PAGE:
Tritton has some homework to do. Maybe he doesn’t realize that Targets sales are down. As Dr. Eowyn noted last August, Target blamed it on the economy and the declining buying power of the consumer. The executives are totally clueless. They will not admit that the boycott against their transgender bathroom policy is having an effect on their bottom line. Yet apparently Tritton believes Target “hasn’t lost anything.” Go figure…
From Seattle Times: Some analysts and shoppers say Target has lost some of its je-ne-sais-quoi “Tar-zhay” magic. Mark Tritton doesn’t buy it. “We haven’t lost anything,” said Tritton, who now is the ultimate decision-maker on what products Target sells.
Legions of devoted shoppers in decades past adopted the Frenchified Tar-zhay nickname to reflect the elevated shopping experience the Minneapolis-based retailer created while still being a discount chain. “How do we capitalize on that now and take it even further? It’s Tar-zhay plus or Tar-zhay squared,” said the newly crowned chief merchant.
What exactly that vision looks like remains to be seen.
For now, Tritton is calling it the “Target mojo” as he meets with vendors and his team to capture the spirit of innovation he wants to bring to merchandising and the shopping experience.
Tritton, a loquacious, exuberant man with thick dark-rimmed glasses and a big laugh, joined Target in June from Nordstrom.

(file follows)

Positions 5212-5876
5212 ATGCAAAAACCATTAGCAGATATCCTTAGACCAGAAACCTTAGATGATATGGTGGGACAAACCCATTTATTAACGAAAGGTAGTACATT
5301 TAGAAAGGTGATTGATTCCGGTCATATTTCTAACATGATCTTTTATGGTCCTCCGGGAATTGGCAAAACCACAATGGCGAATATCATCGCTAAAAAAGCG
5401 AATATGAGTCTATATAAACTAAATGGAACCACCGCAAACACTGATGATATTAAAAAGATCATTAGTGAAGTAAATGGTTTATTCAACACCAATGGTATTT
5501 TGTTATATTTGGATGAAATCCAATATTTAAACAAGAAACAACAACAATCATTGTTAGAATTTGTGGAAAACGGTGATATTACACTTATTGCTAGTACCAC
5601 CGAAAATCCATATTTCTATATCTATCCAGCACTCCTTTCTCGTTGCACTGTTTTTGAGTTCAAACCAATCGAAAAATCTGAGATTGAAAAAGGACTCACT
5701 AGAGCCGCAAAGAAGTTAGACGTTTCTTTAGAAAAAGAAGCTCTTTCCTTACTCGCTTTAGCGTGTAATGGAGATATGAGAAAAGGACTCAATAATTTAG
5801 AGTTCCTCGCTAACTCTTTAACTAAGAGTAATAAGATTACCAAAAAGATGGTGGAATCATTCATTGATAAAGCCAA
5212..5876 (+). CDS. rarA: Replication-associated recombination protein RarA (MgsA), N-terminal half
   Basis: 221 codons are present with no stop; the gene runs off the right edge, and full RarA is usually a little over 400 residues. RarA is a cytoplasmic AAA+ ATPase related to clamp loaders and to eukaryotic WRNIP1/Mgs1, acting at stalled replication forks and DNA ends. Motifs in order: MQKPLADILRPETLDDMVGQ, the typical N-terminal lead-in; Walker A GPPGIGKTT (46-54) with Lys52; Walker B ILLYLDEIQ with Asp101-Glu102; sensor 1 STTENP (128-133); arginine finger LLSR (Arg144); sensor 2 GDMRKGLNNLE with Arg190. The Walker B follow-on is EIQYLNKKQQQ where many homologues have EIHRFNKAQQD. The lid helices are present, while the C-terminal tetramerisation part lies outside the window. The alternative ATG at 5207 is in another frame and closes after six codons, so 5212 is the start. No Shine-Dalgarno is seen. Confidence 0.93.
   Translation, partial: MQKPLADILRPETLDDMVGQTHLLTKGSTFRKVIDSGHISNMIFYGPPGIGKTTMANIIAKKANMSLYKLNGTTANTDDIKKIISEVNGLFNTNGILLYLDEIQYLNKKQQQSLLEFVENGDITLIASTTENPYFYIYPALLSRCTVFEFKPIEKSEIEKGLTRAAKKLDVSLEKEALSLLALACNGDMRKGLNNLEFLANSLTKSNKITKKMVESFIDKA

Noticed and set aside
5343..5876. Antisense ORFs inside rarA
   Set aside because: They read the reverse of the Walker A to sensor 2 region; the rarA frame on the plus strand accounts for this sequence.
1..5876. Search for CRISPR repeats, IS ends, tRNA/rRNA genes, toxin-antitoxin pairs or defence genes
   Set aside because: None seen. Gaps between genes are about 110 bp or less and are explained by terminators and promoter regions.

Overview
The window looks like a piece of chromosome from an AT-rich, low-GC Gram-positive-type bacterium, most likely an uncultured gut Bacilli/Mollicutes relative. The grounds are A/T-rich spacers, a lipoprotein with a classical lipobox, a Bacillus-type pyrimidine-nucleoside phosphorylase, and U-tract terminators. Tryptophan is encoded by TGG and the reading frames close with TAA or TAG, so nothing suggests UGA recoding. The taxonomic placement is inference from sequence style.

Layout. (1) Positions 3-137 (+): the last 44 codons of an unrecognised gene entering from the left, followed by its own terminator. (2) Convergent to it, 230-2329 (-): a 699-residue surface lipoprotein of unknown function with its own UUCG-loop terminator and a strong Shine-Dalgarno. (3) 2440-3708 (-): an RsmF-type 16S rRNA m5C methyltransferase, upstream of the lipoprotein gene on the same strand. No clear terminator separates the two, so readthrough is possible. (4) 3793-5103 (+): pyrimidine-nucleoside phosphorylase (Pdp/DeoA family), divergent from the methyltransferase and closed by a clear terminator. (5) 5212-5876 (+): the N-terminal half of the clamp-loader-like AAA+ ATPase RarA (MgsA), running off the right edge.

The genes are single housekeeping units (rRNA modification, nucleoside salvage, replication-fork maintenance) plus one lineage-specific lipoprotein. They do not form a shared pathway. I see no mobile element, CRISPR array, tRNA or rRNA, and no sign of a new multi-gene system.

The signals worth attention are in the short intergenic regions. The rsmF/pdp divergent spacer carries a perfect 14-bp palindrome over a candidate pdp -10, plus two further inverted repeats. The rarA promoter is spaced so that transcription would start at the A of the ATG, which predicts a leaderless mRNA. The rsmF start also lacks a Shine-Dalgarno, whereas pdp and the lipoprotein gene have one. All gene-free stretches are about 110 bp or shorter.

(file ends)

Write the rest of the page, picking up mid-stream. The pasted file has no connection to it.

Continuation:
He’s already seen plenty of examples of forward movement. He lavishes mounds of praise on Target’s recently launched kids apparel line Cat & Jack. That line, which replaces two other longtime in-house Target brands, Cherokee and Circo, was developed before he arrived but is a big move in the right direction, he said.
He sees other private-label brands within Target that could be up for total reinvention, too. “How do we leverage that level of refresh and redefine on our overall portfolio,” he said. “I think there’s opportunity for that.”
He’s not yet ready to discuss what may be coming up next, even a new women’s apparel line that is reportedly in the works. “Uff da,” he said, laughing, when pressed for details. He had just learned the common Minnesota phrase the night before.
Wendy Liebmann, chief executive of consulting firm WSL Strategic Retail, also sees a lot of room for Target to revamp its offerings, especially as other fast-fashion retailers such as H&M, Zara and Forever 21 are more quickly offering customers the latest fashion trends. “Target was always that perfect balance of need and want,” she said. “To me, that is really out of kilter right now.”
Tritton acknowledges he has his work cut out for him. “It’s a really exciting time to join,” he said. “Lots to do — but no one’s saying that’s not the case. We’re very transparent about that.”
Read the rest of the story here.